ISSN: 0973-7510

E-ISSN: 2581-690X

Wenxin Geng1, Chinpang Cheung2, Rong Zhang3, Huicong Du1 and Fulin Chen1
1Provincial Key Laboratory of Biotechnology, Institute of Life Science, Northwest University, Xi’an 710069, China.
2The University of Melbourne, Parkville, Victoria, 3010, Australia.
3Department of Oral and Maxillofacial Surgery, School of Stomatology, Fourth Military Medical University, Xi’an 710032, P.R.China.
J Pure Appl Microbiol. 2013;7(Spl. Edn.: April):277-282
© The Author(s). 2013
Received: 03/03/2013 | Accepted: 14/04/2013 | Published: 30/04/2013

The regeneration of amputated limbs of salamanders and newts has been studied for over a century, however, the exact mechanism of regeneration remains unclear.  Previous studies have shown that acetylcholine is present in abnormal levels during the process of limb regeneration.  It has been demonstrated that ligand-gated ion channels will open in response to acetylcholine activity, inducing significant ion fluxes.  These movements of ions in turn generate small electric currents, which have been shown to influence cell behavior.  We have found that these events correlate well with the observed regeneration patterns at the tissue, cellular, and intra-cellular levels.  Therefore, we hypothesize that endogenous electric currents – otherwise known as bioelectricity – generated by acetylcholine activity, is an essential factor in salamander and newt limb regeneration.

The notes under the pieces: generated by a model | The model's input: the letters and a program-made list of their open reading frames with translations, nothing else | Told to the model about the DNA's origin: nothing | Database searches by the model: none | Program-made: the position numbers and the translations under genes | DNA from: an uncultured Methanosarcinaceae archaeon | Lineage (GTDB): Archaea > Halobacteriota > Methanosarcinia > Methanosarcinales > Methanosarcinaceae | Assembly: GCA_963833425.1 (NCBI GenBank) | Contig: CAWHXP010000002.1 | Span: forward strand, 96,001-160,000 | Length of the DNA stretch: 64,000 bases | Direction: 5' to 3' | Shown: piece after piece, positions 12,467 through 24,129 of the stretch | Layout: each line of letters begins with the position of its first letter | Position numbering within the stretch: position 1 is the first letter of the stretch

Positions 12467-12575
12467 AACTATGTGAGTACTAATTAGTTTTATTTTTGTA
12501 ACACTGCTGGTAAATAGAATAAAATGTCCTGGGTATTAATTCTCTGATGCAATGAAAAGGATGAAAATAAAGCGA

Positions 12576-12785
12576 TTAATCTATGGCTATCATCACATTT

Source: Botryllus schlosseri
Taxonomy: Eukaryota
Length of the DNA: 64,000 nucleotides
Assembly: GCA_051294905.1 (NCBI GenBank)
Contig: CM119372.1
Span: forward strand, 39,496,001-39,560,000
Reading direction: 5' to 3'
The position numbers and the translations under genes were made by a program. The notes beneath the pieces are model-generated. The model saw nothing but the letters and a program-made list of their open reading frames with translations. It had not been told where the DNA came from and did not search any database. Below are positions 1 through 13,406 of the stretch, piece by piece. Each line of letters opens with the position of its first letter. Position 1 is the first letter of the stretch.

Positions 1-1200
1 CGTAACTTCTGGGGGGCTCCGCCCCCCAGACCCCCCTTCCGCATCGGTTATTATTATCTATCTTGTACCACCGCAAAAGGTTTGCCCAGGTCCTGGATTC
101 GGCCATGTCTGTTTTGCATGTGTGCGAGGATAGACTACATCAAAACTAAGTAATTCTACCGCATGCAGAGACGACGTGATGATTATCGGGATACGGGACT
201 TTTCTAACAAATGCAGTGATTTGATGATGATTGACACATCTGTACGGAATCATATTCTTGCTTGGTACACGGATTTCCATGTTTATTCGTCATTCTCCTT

Limb regeneration, Bioelectricity, Acetylcholine, Salamander

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